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I have two classes that I'm using to represent some hardware: A Button and an InputPin class which represent a button that will change the value of an IC's input pin when it's pressed down. A simple example of them is:

template <int pinNumber> class InputPin 
{
  static bool IsHigh()
  {
     return ( (*portAddress) & (1<<pinNumber) );
  }
};

template <typename InputPin> class Button 
{
  static bool IsPressed()
  {
    return !InputPin::IsHigh();
  }
};

This works beautifully and by using class templates, the condition below will compile as tightly as if I'd handwritten it in assembly (a single instruction).

Button < InputPin<1> > powerButton;

if (powerButton.IsPressed())
   ........;

However, I am extending it to deal with interrupts and have got a problem with circular references.

Compared to the original InputPin, a new InputPinIRQ class has an extra static member function that will be called automatically by the hardware when the pin value changes. I'd like it to be able to notify the Button class of this, so that the Button class can then notify the main application that it has been pressed/released. I am currently doing this by passing pointers to callback functions. In order for the callback code to be inlined by the compiler, I believe that need to pass these function pointers as template parameters. So now, both of the new classes have an extra template parameter that is a pointer to a callback function. Unfortunately this gives me a circular reference because to instantiate a ButtonIRQ class I now have to do something like this:

ButtonIRQ<InputPinIRQ<1, ButtonIRQ< Inp.... >::OnPinChange>, OnButtonChange> pB;

where the ...... represents the circular reference.

Does anyone know how I can avoid this circular reference? I am new to templates, so am probably missing something really simple.

ps. it's important that the compiler knows exactly what code will be run when the interrupt occurs as it then does some very useful optimisation - it is able to inline the callback function and literally inserts the callback function's code at the exact address that is called on a h/w interrupt.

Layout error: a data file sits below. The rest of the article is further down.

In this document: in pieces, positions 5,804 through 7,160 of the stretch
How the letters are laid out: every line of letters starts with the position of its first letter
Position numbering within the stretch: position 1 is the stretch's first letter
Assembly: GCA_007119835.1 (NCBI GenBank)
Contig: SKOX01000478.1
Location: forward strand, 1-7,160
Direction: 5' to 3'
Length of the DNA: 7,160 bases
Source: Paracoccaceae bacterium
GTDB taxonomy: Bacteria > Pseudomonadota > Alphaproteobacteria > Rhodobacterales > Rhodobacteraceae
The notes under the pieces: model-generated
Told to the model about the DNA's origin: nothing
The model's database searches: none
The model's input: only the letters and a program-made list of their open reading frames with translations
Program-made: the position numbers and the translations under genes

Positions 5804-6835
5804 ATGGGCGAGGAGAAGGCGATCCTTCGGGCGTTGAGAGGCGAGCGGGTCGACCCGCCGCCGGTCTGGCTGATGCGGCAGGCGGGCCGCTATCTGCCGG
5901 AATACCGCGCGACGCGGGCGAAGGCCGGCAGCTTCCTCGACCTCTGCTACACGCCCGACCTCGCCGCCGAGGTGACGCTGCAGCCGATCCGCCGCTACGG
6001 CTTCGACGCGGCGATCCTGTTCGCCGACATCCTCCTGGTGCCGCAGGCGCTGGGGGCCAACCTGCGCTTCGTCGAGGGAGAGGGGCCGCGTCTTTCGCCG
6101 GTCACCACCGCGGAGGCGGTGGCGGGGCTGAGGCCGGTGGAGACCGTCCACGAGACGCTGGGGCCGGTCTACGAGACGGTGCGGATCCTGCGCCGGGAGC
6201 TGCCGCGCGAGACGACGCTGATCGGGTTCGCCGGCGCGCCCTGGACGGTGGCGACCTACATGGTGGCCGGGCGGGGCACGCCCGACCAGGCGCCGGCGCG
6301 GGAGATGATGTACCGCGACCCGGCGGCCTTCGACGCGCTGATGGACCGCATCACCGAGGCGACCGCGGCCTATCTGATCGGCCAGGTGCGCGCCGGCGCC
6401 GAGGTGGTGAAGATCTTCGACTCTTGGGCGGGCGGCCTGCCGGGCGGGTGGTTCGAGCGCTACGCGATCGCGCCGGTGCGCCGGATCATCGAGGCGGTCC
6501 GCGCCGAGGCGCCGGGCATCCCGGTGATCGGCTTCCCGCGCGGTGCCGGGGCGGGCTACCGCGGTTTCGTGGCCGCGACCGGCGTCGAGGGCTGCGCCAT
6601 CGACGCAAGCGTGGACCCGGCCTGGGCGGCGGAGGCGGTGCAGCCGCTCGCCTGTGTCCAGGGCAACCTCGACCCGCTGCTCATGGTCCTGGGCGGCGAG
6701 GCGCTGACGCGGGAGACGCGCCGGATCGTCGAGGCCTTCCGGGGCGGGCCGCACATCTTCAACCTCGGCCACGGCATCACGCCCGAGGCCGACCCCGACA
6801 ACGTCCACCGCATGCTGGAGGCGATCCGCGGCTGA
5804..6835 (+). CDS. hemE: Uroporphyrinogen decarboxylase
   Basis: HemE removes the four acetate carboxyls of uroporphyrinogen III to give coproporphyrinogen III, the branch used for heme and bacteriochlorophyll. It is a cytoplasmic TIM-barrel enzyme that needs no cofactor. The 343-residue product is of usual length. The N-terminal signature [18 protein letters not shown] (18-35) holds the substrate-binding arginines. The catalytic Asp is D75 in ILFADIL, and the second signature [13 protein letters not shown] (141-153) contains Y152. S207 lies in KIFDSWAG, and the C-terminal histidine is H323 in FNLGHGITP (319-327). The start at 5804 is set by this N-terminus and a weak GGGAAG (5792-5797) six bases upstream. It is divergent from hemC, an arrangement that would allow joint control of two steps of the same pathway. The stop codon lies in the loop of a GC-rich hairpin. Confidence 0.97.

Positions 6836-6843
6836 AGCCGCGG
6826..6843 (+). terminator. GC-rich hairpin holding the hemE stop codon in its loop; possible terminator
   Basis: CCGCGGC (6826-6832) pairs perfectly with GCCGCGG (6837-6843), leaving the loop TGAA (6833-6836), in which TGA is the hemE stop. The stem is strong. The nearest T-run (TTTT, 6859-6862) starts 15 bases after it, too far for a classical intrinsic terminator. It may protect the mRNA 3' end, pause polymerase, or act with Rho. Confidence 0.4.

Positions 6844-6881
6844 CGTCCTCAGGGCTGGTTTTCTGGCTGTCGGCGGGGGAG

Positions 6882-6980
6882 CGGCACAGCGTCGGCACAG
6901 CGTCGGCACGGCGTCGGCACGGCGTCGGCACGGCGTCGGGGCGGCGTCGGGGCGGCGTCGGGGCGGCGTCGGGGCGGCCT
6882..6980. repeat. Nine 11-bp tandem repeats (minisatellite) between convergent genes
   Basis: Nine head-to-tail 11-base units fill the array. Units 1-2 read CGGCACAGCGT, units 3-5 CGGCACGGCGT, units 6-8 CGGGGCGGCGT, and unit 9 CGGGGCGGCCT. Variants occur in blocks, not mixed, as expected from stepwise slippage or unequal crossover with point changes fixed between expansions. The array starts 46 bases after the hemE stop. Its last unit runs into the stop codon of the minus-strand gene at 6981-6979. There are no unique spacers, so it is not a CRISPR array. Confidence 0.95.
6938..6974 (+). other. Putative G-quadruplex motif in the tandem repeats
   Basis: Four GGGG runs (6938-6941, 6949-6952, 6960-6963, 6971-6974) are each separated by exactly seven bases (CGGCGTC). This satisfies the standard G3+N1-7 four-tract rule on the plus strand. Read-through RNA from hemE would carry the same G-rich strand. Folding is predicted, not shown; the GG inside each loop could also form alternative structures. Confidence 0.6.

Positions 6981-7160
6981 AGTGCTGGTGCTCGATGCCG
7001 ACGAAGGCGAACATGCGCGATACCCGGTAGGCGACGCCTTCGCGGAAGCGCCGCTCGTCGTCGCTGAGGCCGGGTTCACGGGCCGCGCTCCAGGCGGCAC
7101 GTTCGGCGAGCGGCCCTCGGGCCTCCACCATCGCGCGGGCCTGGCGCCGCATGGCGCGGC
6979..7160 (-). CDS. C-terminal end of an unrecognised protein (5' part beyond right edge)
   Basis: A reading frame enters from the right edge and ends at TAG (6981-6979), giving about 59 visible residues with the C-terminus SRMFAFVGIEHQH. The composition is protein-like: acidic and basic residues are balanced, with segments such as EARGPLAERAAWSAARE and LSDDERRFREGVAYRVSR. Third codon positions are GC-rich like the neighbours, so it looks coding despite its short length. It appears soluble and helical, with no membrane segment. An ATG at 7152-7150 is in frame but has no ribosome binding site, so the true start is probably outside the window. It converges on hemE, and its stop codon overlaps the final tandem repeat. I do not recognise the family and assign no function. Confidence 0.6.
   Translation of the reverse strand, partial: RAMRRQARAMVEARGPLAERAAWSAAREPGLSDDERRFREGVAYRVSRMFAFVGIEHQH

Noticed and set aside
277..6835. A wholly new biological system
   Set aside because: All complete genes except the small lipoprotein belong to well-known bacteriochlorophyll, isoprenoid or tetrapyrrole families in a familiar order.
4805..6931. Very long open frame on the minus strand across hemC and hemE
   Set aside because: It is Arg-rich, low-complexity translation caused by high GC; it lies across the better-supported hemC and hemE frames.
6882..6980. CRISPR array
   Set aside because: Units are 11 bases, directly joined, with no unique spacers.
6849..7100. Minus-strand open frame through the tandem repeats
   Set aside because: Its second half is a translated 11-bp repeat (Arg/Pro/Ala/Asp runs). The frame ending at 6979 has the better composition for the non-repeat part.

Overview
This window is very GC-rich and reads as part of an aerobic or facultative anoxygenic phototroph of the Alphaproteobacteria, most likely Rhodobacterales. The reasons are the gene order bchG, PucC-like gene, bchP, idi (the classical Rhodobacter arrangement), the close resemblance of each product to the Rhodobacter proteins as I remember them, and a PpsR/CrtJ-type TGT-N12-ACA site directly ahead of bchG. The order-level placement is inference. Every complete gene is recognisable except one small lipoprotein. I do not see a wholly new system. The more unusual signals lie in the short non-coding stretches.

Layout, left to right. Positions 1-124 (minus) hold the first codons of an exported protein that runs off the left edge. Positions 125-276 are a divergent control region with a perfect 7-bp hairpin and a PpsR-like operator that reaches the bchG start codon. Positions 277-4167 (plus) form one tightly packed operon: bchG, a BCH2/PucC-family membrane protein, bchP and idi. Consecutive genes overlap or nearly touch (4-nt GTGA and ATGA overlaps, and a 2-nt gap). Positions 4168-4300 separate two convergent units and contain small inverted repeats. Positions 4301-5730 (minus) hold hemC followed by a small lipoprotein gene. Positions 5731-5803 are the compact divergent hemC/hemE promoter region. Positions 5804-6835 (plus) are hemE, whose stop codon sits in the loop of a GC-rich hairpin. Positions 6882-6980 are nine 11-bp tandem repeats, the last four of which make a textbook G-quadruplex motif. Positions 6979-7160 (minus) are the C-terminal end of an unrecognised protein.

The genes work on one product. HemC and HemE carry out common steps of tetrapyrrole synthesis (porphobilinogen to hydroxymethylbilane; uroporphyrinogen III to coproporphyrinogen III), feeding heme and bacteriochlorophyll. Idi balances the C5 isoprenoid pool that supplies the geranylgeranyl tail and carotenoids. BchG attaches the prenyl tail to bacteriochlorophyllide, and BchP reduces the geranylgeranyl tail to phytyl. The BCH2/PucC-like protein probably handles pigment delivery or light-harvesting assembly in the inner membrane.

share|improve this question

I would change the design so that a button is associated with an input pin:

class Button
{
  boost::smart_ptr<InputPin> p_input_pin;
}

Or change the pin class so that it has a list of subscribers. This may be the better design since it allows many subscribers to be notified when the pin has changed its value. You could also add a method (setter) that sets the pin's value.

Use case 1: Button press.
Button Press changes state of input pin.
Input pin notifies subscribers of event.

Use case 2: Interrupt.
Interrupt {object} changes state of input pin.
Input pin notifies subscribers of event.

The Subscriber / Publisher design pattern suits these use cases well.

share|improve this answer
    
I might be wrong, but with the traditional subject/observer, aren't pointers to the observers' functions stored in a table which is iterated at run-time? This unfortunately bloats my code and forces me to return to C-style non-object orientated programming. It should be possible to do this - it's deterministic and the compiler knows at compile-time which code should be run when the interrupt occurs. But how do I get it to inline the code, without using function pointers as template parameters? (which leads to the circular reference)? Can I instantiate the classes a different way maybe? – TimYorke34 Jun 15 '10 at 20:23

In case it will help anyone else, I have worked out a way round this:

typedef Button< Pin<B7>,  &OnButtonChange > TestButton;

PinIRQ< B7, &TestButton::InputChangedISR > irqPin; 
TestButton testButton;